Do-it-yourself password management

If you use a text file to store your list of passwords and you feel bad because you know its not a good idea, but you also don’t want to buy a solution you might consider building a more secure solution yourself. I say more secure because its all relative. We are taking step up from text file.

In any case, I’ve heard that the newest version of ms-access has greater encryption strength so why not put it to good use.

You can build a very simple version quickly and easily. You don’t even need to use forms.  All you need it to do is store a few fields. You can do it in one table. keep it simple.

Create a table :add an id as the primary key column, a key field (that will store the password), a name field, to help locate the password, a description field because frequently authentication and identification can involve a lot of steps, you need a place to take notes.

keyWith the exception of the key description field, I would keep unique indexes partly as a way to ensure passwords are not reused and partly to make it easier to retrieve the data. keyid would already have a unique index because it is the primary key. key description doesn’t need to to be unique but its good to have an index in case you need to do some searching among records.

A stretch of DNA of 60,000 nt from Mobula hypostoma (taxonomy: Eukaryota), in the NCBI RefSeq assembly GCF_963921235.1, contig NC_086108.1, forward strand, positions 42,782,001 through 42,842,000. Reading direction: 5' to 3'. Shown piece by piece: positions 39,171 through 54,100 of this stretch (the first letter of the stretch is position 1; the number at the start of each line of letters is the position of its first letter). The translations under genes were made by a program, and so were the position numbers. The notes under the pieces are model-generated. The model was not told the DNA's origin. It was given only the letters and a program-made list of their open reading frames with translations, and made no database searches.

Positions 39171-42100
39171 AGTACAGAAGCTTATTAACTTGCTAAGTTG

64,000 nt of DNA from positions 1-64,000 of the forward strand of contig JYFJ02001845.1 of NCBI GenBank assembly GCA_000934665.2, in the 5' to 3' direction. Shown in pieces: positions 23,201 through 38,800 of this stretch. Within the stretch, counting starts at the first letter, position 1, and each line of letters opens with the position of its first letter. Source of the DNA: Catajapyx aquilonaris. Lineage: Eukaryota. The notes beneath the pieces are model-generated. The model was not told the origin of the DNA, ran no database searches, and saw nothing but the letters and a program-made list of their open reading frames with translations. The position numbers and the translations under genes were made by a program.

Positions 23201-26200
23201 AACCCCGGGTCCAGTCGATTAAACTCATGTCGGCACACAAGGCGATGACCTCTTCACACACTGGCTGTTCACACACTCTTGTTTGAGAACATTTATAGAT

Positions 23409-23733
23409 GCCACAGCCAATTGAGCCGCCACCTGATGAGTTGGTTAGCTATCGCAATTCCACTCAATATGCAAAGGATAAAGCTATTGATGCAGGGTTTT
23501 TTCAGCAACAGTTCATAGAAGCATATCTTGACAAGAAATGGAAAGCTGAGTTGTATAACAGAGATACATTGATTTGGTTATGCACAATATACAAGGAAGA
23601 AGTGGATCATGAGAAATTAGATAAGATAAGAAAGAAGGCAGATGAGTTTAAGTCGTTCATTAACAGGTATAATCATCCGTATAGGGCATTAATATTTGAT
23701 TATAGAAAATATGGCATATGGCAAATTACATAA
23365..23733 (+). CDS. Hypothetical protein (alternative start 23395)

Next encrypt the database.  Your main problem here is choosing a strong password and storing that password safely. If you use a random password that is hard to remember, keep a hard copy stored in a safe place.

msaccess_encryptAfter you encrypt it, ms access may warn you that row level locking is not compatible with block level encryption. Just click ‘OK’, you are done. This design is just a single table but you could add forms to it and other helpful features or not; simple is often the best choice.